A tight pitch, partisan supporters and terraces so close to the playing surface every barb and insult can be heard, writes James Shield.
Tomorrow, at The Lamex Stadium, Sheffield United experience football in the raw.
Focus, graft and discipline will be required to negotiate safe passage through this vitally important contest. Laced, of course, with guile.
Stevenage, as visitors from Bramall Lane have discovered to their cost in recent seasons, are street-fighters. And, with Graham Westley taking charge for a third time eight months ago, ready to pull every trick in the book in pursuit of success.
The 45-year-old, whose side are two places behind United in the table, might not be everyone’s cup of tea. But not even his fiercest critics can deny that the former Preston North End and Farnborough chief has mastered the art of the mind game.
Westley, who labelled Steve Evans a “pussycat” before Rotherham’s latest trip to Hertfordshire, makes no apologies for being a very sore loser and is likely to be at his Machiavellian best against opponents also battling to drag themselves away from the relegation zone.
But can psychology influence the outcome of matches? Do words uttered during weekly media briefings and on the touchline have any tangible effect?
The answer on both counts, according to Professor Ian Maynard of Sheffield Hallam University, is yes.
“The classic example of how it works is what happened between Sir Alex Ferguson and Kevin Keegan in 1996,” Maynard, who has previously worked with Professional Game Match Officials Ltd, the Amateur Boxing Association and British Swimming, explained. “Fergie must have really upset Newcastle for Keegan to lose his cool in front of the television cameras like that.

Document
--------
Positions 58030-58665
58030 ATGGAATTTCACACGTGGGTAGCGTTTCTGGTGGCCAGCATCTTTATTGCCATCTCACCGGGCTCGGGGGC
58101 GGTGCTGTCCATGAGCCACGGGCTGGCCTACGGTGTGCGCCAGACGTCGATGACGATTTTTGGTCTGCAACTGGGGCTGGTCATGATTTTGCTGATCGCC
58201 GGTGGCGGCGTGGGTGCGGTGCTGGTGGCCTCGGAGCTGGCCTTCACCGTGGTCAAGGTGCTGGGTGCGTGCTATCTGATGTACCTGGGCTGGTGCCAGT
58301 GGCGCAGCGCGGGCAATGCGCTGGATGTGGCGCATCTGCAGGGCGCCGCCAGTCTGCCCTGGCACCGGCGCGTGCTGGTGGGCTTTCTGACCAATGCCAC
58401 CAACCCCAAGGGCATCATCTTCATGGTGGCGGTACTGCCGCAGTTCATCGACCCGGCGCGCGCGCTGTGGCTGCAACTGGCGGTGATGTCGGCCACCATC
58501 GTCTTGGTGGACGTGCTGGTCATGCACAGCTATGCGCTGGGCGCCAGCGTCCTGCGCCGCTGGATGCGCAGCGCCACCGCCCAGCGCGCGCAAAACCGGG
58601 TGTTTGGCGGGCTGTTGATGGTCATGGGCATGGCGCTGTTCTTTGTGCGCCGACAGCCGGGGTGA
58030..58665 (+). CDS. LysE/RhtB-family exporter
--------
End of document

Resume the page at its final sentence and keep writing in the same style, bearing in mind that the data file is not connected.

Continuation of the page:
“More recently, he (Ferguson) also called Newcastle ‘that small club from the North-East’ which was another tactic designed to unsettle and distract the opposition.
“A number of managers will also have a go at referees and the officials to slow the game down if the opposition are on a roll and gathering momentum. That stops and helps to break-up play.
“Some clubs also make the away changing room less comfortable than the home facilities which, once again, is designed to upset players.”
Stevenage, ranked 21st, triumphed 4-0 in the corresponding fixture last season but enter their latest meeting with United having won only once in five outings.
A record, Westley has acknowledged, impacts not only upon his professional life but also the atmosphere at home.
“I need to win every game I’m involved in,” he said. “As a human being I can’t sleep at night if I don’t.
“I get very frustrated and find life very difficult if I don’t win the game. I need to win every time I do something.
“It’s not a question of just needing to win because of a league position. That would be the last thing in the world that would drive me.
“What would drive me is my personal pride, hunger and desire.”
United have shown plenty of all three since Nigel Clough’s appointment and, despite being 19th, travel south having lost just twice in all competitions since mid-October.
Clough could recall midfielder Stephen McGinn following injury as United, who beat promotion chasing Swindon Town in their previous outings, look to complete a hat-trick of victories for the first time since February.
“The key is to control the controllable,” Maynard said. “You can’t do anything about the opposition or the opposition manager, hence the message for any sportsperson is to focus on the things you can influence like preparation, performance, individual goals and tactics.”